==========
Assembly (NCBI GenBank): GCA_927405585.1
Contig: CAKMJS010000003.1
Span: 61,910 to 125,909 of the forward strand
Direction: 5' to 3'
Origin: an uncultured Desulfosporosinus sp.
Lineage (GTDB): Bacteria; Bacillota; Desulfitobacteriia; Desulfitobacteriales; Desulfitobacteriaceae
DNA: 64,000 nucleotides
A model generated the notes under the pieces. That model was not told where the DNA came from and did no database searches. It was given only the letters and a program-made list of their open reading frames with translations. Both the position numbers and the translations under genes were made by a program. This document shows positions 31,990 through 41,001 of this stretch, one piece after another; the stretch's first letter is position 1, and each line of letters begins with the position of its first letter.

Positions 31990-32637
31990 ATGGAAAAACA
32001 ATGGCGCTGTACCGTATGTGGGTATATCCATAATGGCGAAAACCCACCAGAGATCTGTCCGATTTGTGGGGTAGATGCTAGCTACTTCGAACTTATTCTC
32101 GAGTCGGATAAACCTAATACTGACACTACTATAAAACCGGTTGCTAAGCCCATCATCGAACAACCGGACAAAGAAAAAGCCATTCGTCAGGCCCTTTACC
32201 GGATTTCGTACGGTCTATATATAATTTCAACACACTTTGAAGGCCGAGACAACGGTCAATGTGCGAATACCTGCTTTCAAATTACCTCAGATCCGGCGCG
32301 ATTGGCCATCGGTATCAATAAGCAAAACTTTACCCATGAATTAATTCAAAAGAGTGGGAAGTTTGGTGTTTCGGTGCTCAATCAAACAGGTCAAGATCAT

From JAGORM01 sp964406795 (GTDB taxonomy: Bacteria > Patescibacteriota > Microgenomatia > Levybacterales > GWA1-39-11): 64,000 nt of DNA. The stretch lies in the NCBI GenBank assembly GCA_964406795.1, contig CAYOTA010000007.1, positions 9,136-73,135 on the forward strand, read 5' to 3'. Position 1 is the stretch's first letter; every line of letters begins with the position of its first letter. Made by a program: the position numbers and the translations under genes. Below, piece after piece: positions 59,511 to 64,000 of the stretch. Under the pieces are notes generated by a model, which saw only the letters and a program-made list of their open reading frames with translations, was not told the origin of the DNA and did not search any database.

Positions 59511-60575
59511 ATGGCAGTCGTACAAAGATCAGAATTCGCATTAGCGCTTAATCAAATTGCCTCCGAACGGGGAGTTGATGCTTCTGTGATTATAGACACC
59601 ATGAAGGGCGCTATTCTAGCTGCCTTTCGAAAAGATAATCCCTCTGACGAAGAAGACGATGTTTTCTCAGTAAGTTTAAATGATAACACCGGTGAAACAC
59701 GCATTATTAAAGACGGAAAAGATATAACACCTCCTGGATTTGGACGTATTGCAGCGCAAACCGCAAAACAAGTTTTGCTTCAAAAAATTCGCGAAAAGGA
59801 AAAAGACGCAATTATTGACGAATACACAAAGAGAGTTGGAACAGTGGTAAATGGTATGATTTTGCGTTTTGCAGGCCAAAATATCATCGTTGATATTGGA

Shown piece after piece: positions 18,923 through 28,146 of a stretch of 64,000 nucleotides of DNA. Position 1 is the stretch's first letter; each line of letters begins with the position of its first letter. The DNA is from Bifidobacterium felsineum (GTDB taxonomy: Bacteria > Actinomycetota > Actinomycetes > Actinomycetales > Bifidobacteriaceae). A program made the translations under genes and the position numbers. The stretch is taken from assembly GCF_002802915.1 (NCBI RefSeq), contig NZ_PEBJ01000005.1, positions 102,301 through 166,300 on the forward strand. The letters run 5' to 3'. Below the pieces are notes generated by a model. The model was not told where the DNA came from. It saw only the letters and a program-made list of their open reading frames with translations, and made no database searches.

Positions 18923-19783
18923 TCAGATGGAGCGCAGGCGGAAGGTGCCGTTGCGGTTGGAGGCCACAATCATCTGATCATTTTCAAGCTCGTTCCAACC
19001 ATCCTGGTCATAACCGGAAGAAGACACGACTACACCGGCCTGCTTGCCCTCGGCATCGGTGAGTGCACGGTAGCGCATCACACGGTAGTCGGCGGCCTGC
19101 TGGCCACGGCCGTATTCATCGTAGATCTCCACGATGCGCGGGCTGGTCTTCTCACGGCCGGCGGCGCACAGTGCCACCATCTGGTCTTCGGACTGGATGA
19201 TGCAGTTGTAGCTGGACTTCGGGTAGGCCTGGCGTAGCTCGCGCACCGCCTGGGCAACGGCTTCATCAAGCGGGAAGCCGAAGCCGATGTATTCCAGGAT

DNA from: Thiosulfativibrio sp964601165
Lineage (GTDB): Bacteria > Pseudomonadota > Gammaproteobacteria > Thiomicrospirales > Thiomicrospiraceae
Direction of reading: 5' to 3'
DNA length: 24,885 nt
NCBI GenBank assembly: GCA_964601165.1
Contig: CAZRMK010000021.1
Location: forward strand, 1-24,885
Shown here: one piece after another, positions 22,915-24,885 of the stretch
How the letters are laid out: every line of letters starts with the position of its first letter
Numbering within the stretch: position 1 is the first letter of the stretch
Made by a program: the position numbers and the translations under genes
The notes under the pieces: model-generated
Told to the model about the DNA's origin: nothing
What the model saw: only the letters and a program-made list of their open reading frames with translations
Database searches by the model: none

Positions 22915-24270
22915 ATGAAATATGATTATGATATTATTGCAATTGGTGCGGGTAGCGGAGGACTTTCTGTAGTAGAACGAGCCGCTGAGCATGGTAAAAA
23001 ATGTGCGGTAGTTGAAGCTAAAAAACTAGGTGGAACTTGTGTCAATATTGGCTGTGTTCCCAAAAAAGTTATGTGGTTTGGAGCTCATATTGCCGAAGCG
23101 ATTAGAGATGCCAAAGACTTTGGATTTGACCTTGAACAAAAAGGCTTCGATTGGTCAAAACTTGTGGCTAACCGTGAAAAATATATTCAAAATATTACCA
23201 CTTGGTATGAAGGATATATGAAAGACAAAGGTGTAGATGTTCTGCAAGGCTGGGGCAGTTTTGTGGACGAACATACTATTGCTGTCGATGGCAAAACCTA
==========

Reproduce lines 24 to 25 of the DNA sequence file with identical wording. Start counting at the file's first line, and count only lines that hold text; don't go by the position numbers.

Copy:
19001 ATCCTGGTCATAACCGGAAGAAGACACGACTACACCGGCCTGCTTGCCCTCGGCATCGGTGAGTGCACGGTAGCGCATCACACGGTAGTCGGCGGCCTGC
19101 TGGCCACGGCCGTATTCATCGTAGATCTCCACGATGCGCGGGCTGGTCTTCTCACGGCCGGCGGCGCACAGTGCCACCATCTGGTCTTCGGACTGGATGA